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Trigger Points are knots in the muscle fibers & are very tender. Pain frequently radiates from these tender knots locally & to broader areas often distant from the trigger point itself. This is known as referred pain. The pain you have in one location is associated with trigger points from another location. The pain pattern between the trigger point & the pain itself is the referral zone. An example of this is… trigger points in the scalenes (muscles located in your neck) often refer pain to your wrist & hand. The referral zone being your arm and chest.

Compression of a trigger point may cause local tenderness, referred pain, or local twitch response (not the same as muscle spasm). A spasm involves contraction of the entire muscle. A trigger point involves contraction in only a small part. A spasm can be relaxed in a matter of minutes. Trigger points don’t give up that easily. Latent trigger points also exist but do not refer pain actively. Trigger points may also refer to other trigger points; satellite trigger points are trigger points along the referral zone. Sometimes they can resolve on their own without treatment when the primary trigger point is deactivated. At the same time satellites can be difficult to deactivate if the primary is overlooked.

Trigger points may restrict range of motion by limiting muscle’s ability to lengthen. Other symptoms of dysfunction caused by trigger points include but not limited to- muscle stiffness, weakness, edema, nausea, dizziness, decreased range of motion & postural distortions. Trigger points are caused by MANY factors, & most if not all people have them.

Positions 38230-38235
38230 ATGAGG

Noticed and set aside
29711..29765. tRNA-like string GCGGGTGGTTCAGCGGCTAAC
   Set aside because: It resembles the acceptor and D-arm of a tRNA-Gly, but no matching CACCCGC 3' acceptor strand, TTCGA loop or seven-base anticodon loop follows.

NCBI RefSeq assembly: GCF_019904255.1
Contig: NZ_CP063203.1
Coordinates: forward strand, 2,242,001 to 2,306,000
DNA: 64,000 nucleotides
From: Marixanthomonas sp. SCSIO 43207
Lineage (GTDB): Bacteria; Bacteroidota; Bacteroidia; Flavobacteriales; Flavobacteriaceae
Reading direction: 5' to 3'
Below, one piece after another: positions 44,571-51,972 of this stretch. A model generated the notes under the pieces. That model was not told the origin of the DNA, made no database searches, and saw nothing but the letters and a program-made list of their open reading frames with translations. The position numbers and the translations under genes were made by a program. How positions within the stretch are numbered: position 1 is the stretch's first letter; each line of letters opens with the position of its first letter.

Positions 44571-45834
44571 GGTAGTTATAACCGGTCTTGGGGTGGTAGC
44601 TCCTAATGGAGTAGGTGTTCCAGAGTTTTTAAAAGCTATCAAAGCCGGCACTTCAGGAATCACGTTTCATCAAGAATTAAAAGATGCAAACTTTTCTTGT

Trigger point massage therapy may relieve the source of pain through various techniques according to your therapist, such as cycles of isolated pressure & release. James uses a deep tissue stroking technique to the trigger point itself in combination with Swedish relaxation massage. This combination creates conditions that promote healing. The body itself is the healer. The recipient actively participates in the session, through deep breathing & communicating with the therapist of location, pain patterns, & intensity of the discomfort. The idea is to stay in the “hurt so good” zone in which the recipient can stay relaxed & “let go” of the trigger point. Sometimes you may feel the trigger point release during the therapy session. Other times it may release later. It is important that the therapist doesn’t overwork the trigger point or try to force release. Trigger points release on their own when they get frequent daily treatment. James may educate you on ways you can self treat in between massage therapy sessions.

A significant decrease in pain & increased range of motion & blood circulation can be experienced after just one session. Receiving relaxation massage combined with trigger point therapy on a regular basis can help manage stress from mild to chronic injuries. Trigger point therapy is highly successful in restoring muscle condition and function.